It was a mercy that Peter made himself available—to travel to Joppa, was it not? More than this, however, consider the tender, merciful, delicate hand which Peter put forward in this sensitive moment. As he arrives in Joppa, he’s greeted by all who loved Tabitha. She was a widow who “was full of good works and acts of charity” (verse 36). So her husband had died—probably meaning she was older. But more than this, she worked with kitting, sewing, and textiles (dare I say that’s another indicator of her age?). As Peter walked into the venue, all the widows were weeping, and they showed him all the beautiful garments Tabitha made. This is personal. Peter knew it. He sent everyone out of the room in order to communicate how sacred this moment was, he said a prayer, and spoke two words: “Tabitha, arise”. Then, we’re told that “he gave her his hand and raised her up”, and he “presented her alive”. I almost get the picture of a groom presenting a bride, hand-in-hand, with pride and joy. 


Do you see the merciful, delicate hand of Peter here? Do you see the merciful, delicate hand of Christ? Peter learned this from Christ! Read Mark 5, how Jesus raised Talitha from the dead with the same care—caressing the 12 year old girls hand, and almost whispering into her hear, “Talitha cumi, which means little girl, I say to you, arise” (Mark 5:41). Is Jesus tender and merciful toward us—or, does he strike us down with a heavy stick when we’re helpless and overcome by our sin and suffering? He makes himself available, doesn’t he? He took on our flesh, died for our sin, and intercedes on our behalf through his Spirit with groaning too deep for words. What a mercy. 


Through Peter’s ministry, we see that Jesus’s ministry is available, powerful, and merciful. One last one—it’s indiscriminate. 


Jesus’s Ministry is Indiscriminate

After Tabitha’s resurrection from the dead, we’re told in verse 43 that Peter “stayed in Joppa for many days with one Simon, a tanner”. Peter stayed with a tanner, of all people. That’s a significant detail. Tanners were tanners of leather—they dealt with dead animals. By Jewish standards, their profession made and their home them unclean. Peter didn’t care, did he? He stayed with the tanner “for many days”. Before meeting Jesus, Peter would have cared. But, Peter had 3 years of seeing Jesus touching leppers, talking to Samaritan women, and doing just about every unclean thing you can think of by Jewish standards. No doubt, some of that indiscriminate ministry had rubbed off onto Peter—and this only sets us up for our story next week in chapter 10, where Peter gains full clarity on this matter. The kingdom is for everyone who might receive the king—God shows no partiality.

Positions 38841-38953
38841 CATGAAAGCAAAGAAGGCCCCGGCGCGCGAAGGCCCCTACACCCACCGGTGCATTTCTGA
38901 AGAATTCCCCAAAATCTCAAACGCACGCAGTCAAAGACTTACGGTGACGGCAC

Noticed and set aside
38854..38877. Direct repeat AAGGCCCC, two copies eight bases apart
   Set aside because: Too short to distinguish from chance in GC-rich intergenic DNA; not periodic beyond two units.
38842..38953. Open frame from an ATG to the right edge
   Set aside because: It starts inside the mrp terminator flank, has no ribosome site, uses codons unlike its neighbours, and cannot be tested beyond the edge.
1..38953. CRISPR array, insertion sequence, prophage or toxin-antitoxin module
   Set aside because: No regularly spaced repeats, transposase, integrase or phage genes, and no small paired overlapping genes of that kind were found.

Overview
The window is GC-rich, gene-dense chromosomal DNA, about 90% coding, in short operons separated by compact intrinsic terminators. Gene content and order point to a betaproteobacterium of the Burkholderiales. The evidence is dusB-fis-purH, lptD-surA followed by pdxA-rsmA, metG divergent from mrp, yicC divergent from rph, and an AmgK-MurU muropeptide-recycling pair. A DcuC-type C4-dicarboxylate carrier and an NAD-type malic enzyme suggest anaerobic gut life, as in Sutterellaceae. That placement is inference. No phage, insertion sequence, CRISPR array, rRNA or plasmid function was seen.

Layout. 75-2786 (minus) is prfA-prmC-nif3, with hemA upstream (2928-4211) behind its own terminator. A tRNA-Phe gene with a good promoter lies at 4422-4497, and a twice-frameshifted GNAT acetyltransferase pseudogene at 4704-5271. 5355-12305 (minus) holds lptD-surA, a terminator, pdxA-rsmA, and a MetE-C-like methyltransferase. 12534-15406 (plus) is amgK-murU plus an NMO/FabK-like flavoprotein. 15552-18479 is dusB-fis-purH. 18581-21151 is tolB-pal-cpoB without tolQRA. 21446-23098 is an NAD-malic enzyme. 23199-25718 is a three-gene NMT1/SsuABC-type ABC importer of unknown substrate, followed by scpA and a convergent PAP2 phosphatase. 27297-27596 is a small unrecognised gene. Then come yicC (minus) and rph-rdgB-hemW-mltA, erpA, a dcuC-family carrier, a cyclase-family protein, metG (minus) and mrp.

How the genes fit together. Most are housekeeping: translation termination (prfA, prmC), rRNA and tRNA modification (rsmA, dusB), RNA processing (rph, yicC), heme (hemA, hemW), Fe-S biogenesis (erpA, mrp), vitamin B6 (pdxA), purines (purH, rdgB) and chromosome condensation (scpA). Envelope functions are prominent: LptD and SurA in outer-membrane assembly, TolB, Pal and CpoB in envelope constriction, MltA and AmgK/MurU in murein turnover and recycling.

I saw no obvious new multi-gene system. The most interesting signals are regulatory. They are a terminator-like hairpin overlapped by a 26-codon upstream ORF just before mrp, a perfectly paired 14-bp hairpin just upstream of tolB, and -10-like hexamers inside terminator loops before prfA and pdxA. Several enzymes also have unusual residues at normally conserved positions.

Receive Jesus’s Kingdom and Ministry

So brothers and sisters, Christ’s kingdom of life is offered to you in this passage from the wide-angle perspective. It is our hope—that Christ is offering life, forgiveness, and eternal blessings to the nations. Yet as we narrow into the story, we see even more of Jesus. We see that in his ministry to us, he is available, powerful, merciful, and indiscriminate. Let this fill your hearts and minds with peace, comfort, and a readiness to seek him through prayer and his word.